Many a startup has pointed to the winning of a flagship contract as pivotal to securing long-term success.
But how would you feel if that flagship customer was your very first? And you weren’t entirely confident you could deliver the contract?
“We were a little bit ‘rabbit in the headlights’,” admits David Clee, CEO of MirrorWeb, a data archiving business. “We were very apprehensive that we were about to bid on a seven-figure, central government contract… with a service that kind of worked.”
Clee and his co-founders Phil Clegg, now CTO, and Karl Stringer, the firm’s chief data officer, would ultimately win and deliver the contract with the help of key figures at tech giant AWS. But that was a world away from where the business started – above a pub in Manchester.
IT consultant Clee had the original idea of creating a web archiving technology which would copy a small business’s website and flick the traffic across to this ‘mirror image’ site in the event that the main site ever went down.
“It only cost $10 a month – and we had three customers,” recounts Clee. “We couldn’t really find product-market fit.”
The first breakthrough came during a chance meeting in a pub with a figure from Legal & General, which was looking for a system capable of archiving the web and social media activity for its general insurance business.
“We presented it to the head of digital in Birmingham and they loved it. It then went to procurement… and the door was very quickly slammed in our face,” says Clee. “They wanted to see our last three years’ accounts, to speak to our top five customers.
“The fact that we were three guys working part-time above a pub on Great Ancoats Street didn’t fill them with much confidence that we could build a system to deliver the service they wanted.”
Similar responses from Ikano Bank and the Bank of Ireland followed. “We thought that was the end of MirrorWeb… then in early 2016, I came across a potential contract opportunity with the UK National Archives.”
This central government department was building an archive of every website, social media post and YouTube video ever published by the government. “We decided, rather ambitiously – having no customers, no office and no staff – to bid on this tender. And then the stars kind of fell into alignment.”
Another chance meeting – this time between Clegg and AWS’ head of public sector for Europe at a conference in London – saw MirrorWeb offered unlimited support for its bid from the Amazon cloud unit.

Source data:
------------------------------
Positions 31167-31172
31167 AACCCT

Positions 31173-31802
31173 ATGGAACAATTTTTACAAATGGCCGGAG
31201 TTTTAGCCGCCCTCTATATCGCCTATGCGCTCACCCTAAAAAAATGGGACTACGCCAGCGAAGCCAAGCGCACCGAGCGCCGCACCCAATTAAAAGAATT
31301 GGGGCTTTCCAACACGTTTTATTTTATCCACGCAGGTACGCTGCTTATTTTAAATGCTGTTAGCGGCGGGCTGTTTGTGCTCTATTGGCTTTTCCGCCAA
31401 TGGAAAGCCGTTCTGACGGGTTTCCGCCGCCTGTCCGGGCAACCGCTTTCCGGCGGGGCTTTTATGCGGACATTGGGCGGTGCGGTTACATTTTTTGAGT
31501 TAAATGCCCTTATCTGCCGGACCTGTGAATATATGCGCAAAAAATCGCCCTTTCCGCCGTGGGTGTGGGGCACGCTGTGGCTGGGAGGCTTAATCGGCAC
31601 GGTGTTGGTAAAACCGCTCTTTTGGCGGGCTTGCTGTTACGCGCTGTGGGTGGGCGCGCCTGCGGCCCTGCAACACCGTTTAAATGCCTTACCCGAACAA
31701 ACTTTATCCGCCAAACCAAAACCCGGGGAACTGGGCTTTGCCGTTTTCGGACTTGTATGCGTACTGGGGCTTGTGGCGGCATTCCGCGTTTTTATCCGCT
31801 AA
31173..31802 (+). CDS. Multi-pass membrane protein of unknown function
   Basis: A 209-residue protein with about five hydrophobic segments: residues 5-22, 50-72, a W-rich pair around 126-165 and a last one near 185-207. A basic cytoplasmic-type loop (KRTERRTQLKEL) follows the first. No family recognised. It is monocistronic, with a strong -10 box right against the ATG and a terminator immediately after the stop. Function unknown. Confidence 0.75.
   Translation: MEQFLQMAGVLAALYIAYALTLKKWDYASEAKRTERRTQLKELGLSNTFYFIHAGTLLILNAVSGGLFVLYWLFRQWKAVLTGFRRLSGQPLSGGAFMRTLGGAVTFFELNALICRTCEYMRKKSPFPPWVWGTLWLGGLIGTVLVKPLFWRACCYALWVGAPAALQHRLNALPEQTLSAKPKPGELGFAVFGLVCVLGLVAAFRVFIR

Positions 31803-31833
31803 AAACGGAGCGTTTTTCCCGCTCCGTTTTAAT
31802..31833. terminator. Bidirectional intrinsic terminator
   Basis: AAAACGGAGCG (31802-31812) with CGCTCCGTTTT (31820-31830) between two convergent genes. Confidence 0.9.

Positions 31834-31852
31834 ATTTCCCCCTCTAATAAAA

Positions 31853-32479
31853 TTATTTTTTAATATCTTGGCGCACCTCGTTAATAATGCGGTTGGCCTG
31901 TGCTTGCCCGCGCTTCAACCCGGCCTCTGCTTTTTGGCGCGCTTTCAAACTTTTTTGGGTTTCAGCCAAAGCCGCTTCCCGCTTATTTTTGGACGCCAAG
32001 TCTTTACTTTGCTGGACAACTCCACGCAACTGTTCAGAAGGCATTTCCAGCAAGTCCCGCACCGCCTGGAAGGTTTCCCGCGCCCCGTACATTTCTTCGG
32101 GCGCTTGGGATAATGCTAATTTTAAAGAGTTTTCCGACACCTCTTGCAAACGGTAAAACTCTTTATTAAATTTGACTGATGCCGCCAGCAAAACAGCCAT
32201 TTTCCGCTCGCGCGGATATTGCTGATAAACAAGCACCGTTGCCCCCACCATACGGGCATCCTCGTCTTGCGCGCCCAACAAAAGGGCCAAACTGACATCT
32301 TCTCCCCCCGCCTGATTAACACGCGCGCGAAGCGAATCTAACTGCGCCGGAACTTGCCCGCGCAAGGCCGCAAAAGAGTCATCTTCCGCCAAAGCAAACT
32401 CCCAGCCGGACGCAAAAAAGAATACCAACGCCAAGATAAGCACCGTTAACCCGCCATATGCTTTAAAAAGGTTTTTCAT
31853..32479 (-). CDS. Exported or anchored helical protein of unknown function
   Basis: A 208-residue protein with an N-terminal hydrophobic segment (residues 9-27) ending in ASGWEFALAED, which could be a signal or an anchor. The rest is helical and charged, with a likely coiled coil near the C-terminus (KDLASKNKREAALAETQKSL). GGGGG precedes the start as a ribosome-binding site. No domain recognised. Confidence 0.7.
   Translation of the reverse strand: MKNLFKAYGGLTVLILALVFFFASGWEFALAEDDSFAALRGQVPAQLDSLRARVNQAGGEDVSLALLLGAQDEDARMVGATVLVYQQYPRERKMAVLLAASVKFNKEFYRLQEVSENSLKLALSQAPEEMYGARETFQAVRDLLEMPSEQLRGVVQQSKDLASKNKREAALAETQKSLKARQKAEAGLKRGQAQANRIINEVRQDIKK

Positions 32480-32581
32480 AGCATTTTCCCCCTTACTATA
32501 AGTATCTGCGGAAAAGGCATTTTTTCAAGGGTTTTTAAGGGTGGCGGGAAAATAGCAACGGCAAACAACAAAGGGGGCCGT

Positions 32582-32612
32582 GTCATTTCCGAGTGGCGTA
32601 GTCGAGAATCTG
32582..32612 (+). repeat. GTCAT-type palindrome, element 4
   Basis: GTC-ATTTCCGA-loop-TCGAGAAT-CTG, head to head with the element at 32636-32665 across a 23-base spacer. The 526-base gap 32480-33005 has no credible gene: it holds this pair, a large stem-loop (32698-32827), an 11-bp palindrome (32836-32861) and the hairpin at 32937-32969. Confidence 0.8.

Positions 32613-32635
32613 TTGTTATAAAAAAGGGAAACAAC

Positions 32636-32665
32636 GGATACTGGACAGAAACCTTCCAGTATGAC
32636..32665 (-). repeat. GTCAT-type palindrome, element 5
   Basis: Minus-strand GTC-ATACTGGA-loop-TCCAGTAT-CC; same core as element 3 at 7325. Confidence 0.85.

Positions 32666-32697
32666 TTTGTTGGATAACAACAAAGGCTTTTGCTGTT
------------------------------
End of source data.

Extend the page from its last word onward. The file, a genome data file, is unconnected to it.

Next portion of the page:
In Clee’s words: “The idea of moving the National Archive from on-premise into its cloud really appealed to AWS. They made us sign an NDA then revealed that they were about to open their first data centre in London – and having the UK National Archives as one of the first large datasets housed there was actually something that AWS really wanted to do.
“So suddenly a team of three became a team of six, with three solutions architects from AWS… they lent us some of their senior guys to help us write the bid.”
The contact was to take on 150 terabytes of data – 20,000 websites plus every YouTube and social media post for 20 years. “We really were taking a bit of a risk in telling them that we had a product that could do all that.
“But the AWS support gave us weight and credibility: when we met the National Archives, it turned out that AWS was their preferred supplier. So all of a sudden, we were in pole position for this ridiculous contract.”
The shockwaves sent out by the EU referendum result delayed the decision by several months. Once secured, it was for six years and worth several million pounds – and contracts with UK parliament, UN, EU, BBC and other organisations soon followed.
As the snowball grew bigger – financial services companies including Zurich, AXA and Aberdeen Standard were signed up, as well as an archive of EU legal documents at the moment the UK left – Clee says they had to professionalise further.
“When we were 10 staff, [now COO] Harriet [Christie] came on board as an account manager. That’s when we needed to grow up a bit – we needed somebody to talk to our clients who had experience of being an account manager rather than techies trying to deal with commercial people.
“We went out for a round of investment – a million pounds from the Northern Powerhouse Investment Fund, through Maven – and got ourselves a chairman in Andy McEwen, a veteran of Oracle and Fujitsu who also built CRM business Epiphany. His experience and guidance is really important to us.”
Since the start of COVID-19, MirrorWeb has raised a further £2m from Maven and grown from 20 customers to 150 thanks to its first foray into outbound marketing – the result of a “very receptive” market in financial services in the US.
Now employing 54 staff and adding 30-40 customers a month, it is planning to launch fully in the US with an office in Austin, Texas by the end of the first quarter in 2022.
“We’re looking to add probably another 25 heads by Q1 next year,” adds Clee.